To stretch a graph horizontally across x=0, you replace every instance of "x" with "x/2" (so basically x has to be twice as large to get the same y value)

We don't want our stretch at x=0, we want it at x=4

To do that, we first move our graph...

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To stretch a graph horizontally across x=0, you replace every instance of "x" with "x/2" (so basically x has to be twice as large to get the same y value)

We don't want our stretch at x=0, we want it at x=4

To do that, we first move our graph 4 units to the left, then do the stretch, then move it back. To translate our graph, we replace every "x" with "x+4" (so basically, x has to be 4 less than it used to to get the same y value)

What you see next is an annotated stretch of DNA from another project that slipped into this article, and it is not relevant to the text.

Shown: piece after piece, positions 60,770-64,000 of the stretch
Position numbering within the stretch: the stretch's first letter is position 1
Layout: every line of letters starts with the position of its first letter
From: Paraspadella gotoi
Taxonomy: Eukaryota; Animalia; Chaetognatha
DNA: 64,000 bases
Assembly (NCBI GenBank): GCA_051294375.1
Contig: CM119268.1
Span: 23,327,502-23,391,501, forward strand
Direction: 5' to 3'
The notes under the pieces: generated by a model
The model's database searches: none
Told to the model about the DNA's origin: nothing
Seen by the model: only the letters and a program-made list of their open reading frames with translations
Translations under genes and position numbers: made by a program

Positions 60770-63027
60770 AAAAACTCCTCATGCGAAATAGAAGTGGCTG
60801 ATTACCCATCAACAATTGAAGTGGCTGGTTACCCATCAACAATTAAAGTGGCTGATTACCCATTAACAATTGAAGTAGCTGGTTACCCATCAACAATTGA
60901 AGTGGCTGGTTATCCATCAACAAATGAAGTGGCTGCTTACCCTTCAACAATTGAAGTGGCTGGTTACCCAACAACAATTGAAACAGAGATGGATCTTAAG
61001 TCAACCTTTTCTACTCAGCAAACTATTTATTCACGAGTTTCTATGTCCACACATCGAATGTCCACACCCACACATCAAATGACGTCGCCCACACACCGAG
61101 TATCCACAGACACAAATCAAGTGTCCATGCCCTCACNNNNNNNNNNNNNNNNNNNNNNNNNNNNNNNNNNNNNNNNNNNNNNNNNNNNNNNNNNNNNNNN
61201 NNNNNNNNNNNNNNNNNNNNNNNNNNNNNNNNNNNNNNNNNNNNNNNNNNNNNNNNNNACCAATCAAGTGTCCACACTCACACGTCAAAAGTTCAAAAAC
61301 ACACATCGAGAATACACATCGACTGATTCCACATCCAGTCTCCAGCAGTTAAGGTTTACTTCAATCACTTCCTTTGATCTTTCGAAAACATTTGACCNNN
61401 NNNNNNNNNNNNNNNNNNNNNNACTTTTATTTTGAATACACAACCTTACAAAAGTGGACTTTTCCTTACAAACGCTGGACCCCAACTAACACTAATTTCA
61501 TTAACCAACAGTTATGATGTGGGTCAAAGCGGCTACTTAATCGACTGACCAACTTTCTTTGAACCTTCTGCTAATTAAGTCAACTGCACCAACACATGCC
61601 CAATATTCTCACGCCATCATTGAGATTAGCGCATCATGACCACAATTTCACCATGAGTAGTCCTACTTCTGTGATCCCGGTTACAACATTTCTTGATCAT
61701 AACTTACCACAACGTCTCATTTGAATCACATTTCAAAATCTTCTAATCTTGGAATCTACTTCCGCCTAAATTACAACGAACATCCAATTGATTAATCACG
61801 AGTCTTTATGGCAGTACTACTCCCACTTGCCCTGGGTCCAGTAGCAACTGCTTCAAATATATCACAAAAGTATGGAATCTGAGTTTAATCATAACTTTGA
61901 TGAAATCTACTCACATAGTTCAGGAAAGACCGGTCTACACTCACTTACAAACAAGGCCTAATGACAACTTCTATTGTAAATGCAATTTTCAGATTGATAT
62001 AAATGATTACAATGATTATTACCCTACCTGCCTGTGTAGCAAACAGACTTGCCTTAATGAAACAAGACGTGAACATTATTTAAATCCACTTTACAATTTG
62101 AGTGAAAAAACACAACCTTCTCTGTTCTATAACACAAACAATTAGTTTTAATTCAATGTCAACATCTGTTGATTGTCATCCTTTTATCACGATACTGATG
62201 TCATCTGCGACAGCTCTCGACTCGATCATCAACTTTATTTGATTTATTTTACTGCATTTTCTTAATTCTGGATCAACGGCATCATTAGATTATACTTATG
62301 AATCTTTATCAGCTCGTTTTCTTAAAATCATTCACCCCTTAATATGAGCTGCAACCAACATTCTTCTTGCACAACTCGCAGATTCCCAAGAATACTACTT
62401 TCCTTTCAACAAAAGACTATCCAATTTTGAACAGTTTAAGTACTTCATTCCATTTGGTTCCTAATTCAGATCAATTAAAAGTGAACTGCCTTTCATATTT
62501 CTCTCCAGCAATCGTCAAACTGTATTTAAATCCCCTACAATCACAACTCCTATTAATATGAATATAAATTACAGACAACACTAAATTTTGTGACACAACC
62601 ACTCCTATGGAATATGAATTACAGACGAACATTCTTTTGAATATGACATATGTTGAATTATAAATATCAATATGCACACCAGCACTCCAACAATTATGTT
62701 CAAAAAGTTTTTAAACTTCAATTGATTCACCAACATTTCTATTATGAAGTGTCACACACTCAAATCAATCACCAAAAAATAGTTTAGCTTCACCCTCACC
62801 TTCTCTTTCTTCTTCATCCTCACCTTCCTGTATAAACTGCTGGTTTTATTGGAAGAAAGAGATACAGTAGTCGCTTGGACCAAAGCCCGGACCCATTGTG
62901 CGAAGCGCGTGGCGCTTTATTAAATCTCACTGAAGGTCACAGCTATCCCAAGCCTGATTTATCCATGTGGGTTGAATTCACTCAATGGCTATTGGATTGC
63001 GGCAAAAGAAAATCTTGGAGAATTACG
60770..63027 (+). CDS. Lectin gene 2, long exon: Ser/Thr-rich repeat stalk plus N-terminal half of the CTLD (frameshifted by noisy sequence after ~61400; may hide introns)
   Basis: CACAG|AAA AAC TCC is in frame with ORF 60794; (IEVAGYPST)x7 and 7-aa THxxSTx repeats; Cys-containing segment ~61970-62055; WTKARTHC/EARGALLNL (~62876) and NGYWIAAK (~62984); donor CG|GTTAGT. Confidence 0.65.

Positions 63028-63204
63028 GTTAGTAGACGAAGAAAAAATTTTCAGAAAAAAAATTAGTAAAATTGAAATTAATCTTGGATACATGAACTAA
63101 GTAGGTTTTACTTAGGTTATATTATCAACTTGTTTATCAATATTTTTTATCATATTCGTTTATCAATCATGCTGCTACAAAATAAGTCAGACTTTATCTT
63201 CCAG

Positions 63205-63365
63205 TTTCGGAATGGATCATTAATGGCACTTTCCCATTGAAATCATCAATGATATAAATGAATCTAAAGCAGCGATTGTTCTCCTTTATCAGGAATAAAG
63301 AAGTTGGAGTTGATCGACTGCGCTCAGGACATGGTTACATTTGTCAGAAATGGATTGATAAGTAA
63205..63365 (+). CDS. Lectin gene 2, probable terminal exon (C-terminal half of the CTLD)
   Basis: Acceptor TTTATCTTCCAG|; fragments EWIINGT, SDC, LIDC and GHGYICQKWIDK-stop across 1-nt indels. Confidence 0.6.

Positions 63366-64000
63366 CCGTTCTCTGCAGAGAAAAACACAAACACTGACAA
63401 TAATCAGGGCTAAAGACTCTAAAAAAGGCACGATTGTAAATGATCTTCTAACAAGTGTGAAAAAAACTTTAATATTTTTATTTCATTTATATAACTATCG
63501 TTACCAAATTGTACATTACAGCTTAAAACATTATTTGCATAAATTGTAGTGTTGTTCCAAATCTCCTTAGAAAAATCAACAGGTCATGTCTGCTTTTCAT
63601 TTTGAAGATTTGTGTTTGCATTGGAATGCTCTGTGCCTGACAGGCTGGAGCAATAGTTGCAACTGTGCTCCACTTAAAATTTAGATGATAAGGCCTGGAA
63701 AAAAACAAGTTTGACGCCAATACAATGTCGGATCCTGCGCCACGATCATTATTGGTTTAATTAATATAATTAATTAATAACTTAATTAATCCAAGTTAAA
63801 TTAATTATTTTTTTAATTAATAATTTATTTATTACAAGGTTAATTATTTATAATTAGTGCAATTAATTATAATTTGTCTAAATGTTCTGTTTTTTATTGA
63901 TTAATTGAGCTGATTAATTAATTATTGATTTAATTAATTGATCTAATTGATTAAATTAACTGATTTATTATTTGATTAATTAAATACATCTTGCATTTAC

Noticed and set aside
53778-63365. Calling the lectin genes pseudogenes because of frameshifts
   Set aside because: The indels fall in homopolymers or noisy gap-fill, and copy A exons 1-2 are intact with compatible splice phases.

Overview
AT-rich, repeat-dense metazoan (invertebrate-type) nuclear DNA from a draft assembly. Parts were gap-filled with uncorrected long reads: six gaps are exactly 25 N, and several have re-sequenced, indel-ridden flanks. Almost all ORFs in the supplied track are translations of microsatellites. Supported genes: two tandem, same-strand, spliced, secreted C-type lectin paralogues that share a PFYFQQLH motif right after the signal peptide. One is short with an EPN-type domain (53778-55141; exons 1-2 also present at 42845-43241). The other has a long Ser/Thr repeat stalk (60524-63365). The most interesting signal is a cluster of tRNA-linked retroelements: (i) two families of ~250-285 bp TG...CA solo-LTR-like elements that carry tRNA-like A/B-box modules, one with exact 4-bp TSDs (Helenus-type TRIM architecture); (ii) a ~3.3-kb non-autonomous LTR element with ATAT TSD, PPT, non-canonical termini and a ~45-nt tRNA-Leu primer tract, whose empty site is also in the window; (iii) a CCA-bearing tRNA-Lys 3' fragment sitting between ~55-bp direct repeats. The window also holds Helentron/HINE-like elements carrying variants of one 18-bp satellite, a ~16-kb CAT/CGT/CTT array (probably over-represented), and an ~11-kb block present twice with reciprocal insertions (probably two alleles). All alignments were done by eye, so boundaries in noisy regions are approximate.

Our original graph:

`y=(x^3)-4(x^2)+x+6`, `x=4`

`y= (x+4)^3-4(x+4)^2+(x+4)+6` , `x=0`

Expanding out our new equation, we get:

`y=(x^3+3x^2(4)+3x(16)+64)-4(x^2+2x(4)+16)+(x+4)+6`

`y=x^3+12x^2+48x+64-4x^2-32x-64+x+4+6`

`y=x^3+8x^2+17x+10`

Now we stretch horizontally by a factor of 2, so we replace the "x"s in the equation with "x/2" :

`y=(x/2)^3+8(x/2)^2+17(x/2)+10`, `x=0`

(Note: the above graph has the same scale as the previous ones, so you can see the stretch without scaling distortion, but is centered differently)

The equation simplifies to:

`y=(1)/(8)x^3+2x^2+(17)/(2)x+10`

Now finally we need to move the graph back, 4 units to the right. To do that we replace every instance of "x" with "x-4":

`y=(1)/(8)(x-4)^3+2(x-4)^2+(17)/(2)(x-4)+10`, `x=4`

Our final equation simplifies to:

`y=(1)/(8)x^3+(1)/(2)x^2-(3)/(2)x`